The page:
Review: 'Marching on Embers' - UK Tour
- OnStage United Kingdom Critic
I love theatre that gives light to unheard voices. There's something enduringly engaging about it, especially how it taps into an audience's innate desire to hear stories from unexpected, perhaps obscure places. Leeds-based theatre company Buglight showcased how they tap into this desire and hold it as one of their core tenets in their previous show last year, The House Behind the Lines, which took us behind the closed doors of a brothel in the Second World War. Now, they're back with a brand new piece: Marching On Embers. Written by Chris O'Connor and directed by Ruth Carney, I took my seat in the cosy theatre at Seven Arts, Leeds.
Marching On Embers is an immediately contemporary piece that brings us to beautiful but troubled Ireland, whose cultural heritage bears the still-bleeding scars from The Troubles that started in the 70s. We meet Sean (Barrie Calvert), a young, disillusioned lad who spends most of his time at the pub with his friend Cathal (Richard Galloway), drinking away the days and playing pool in the face of a widespread shortage of jobs. Meanwhile, Sean's mother Florie (Maggie Hayes) stays at home and laments the academic departure of her daughter Sinead (Christine Clare), a postgrad student who dreams of a better life in England. Yet the island is still wracked by the brutality of the IRA, and we soon learn that its poisonous grasp preys on both the disillusioned and the innocent alike, sweeping up the family and Cathal into an unforgivable sacrifice.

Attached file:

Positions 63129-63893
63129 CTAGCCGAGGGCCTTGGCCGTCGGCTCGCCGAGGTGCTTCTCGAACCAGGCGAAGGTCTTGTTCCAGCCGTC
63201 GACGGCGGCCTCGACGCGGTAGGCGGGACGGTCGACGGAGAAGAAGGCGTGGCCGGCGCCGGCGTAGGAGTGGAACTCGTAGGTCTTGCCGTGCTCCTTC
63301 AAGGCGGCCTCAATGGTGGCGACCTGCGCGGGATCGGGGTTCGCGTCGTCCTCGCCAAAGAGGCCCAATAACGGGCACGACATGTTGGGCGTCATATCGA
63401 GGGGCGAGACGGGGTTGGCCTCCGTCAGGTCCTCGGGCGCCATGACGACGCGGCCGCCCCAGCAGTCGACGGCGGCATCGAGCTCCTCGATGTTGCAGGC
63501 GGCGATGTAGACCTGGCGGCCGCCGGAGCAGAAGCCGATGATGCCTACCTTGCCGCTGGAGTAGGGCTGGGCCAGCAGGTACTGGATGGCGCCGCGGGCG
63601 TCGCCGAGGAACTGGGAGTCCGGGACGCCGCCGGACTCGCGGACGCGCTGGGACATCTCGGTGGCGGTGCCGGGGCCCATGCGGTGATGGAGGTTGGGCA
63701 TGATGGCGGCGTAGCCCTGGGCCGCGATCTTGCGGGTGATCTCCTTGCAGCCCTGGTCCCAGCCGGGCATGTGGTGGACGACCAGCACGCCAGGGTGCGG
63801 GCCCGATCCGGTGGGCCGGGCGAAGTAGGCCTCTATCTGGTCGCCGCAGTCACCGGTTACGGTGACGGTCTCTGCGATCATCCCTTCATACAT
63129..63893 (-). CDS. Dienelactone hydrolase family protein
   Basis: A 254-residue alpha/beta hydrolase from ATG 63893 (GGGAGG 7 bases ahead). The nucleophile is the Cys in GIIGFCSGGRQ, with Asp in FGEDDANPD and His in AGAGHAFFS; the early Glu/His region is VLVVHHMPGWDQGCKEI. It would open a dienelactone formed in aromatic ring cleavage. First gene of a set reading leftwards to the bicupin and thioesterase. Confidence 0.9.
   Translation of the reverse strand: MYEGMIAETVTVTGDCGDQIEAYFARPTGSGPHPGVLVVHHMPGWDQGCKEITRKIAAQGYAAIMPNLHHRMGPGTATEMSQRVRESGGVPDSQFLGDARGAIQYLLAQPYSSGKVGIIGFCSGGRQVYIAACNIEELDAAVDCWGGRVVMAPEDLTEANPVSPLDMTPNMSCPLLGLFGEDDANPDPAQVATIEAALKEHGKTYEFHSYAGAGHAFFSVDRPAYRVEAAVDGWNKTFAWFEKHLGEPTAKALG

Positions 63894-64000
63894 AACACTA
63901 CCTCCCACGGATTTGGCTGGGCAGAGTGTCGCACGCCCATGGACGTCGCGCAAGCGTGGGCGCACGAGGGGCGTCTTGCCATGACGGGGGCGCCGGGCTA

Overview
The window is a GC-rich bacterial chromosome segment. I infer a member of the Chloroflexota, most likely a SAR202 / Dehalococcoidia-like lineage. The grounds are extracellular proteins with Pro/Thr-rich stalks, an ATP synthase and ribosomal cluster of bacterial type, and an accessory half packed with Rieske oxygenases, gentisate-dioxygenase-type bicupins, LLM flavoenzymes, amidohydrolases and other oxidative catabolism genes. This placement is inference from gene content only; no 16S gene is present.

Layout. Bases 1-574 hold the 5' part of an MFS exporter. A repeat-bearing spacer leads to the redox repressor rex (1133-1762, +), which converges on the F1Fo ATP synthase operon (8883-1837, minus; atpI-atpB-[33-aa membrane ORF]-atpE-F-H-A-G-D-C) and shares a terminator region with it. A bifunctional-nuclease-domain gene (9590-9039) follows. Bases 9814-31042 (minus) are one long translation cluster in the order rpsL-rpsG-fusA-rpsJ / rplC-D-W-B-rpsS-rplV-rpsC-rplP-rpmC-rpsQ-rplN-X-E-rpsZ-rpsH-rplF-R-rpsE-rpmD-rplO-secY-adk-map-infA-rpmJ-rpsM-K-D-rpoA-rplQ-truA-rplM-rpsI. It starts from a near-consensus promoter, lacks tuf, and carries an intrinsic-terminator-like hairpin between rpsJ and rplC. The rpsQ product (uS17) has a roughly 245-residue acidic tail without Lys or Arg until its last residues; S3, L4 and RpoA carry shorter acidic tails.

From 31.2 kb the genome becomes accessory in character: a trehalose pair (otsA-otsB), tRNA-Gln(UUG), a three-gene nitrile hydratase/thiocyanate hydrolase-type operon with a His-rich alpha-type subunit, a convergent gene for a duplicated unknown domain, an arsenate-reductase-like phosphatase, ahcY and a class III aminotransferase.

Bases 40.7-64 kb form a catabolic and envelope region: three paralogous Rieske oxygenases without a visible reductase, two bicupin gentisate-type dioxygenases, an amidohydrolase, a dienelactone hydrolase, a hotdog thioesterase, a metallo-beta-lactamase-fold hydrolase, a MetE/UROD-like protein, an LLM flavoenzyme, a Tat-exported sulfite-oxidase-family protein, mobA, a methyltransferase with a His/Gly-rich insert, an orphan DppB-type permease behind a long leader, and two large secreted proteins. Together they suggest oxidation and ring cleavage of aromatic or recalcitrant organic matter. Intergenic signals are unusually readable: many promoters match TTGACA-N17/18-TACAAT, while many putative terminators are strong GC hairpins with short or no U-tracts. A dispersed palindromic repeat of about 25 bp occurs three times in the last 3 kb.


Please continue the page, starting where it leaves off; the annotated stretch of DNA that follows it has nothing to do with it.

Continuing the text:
The voices of those who have unfortunately been affected by the horrors of Ireland's hereditary cultural turmoil have been heard many times before on a national and international scale. With Buglight's piece, however, we begin to really come to terms with the horrors faced on a domestic, intimate scale. O'Connor's text carefully and concisely spans the journeys of its characters and the reality of their downtrodden yet hopeful existence, reaping great dramatic payoff as the audience becomes drawn into the narrative.
The small cast does an excellent job of executing this text, demonstrating a clearly harmonious relationship between actor and writer, with director Carney completing the creative triangle that allows for sublime storytelling on a gorgeously intimate level. Calvert captures an energy pulsating beneath a disillusioned young lad seeking to avenge the death of his father; Galloway brings to life a somewhat broken man pushing to inspire and glorify - both of these characters provide us with a gripping ride. Clare and Hayes are perfect as the distant mother and daughter, creating a beautifully watchable discord between Sean and Cathal's journey - and together, we are presented with the gritty realism of a contemporary drama.
Buglight keep things simple and house the action in Kevin Jenkins' evocation of the two worlds in the play: Cathal's cathartic pub setting and the kitchen where members of Florie's family pass like distant ships in the night. The open design effectively allows us to switch between the dovetails of Carney's directorial style, and we leap from scene to scene seamlessly. This is emphasised by Chris Hanlon's lighting design, which employs an almost filmic way of illuminating the action and helping pull the audience's focus to specific dramatic action, while also providing us with plenty of mood and tone to underpin the themes of the narrative. Ivan Mack's sound design completes the scenography, sporadically bringing in an aural landscape of radio interviews and atmospheric music.
Marching On Embers is a beautiful piece that tragically portrays the harsh reality that accompanies radicalisation. If Buglight continue to craft drama and theatre of this calibre, they will undoubtedly continue to speedily ascend as one of Yorkshire's most exciting new companies. I can't wait to sss what they do next.
Marching On Embers is currently on tour. For more information and tickets, visit: http://www.buglight-theatre.com/marching/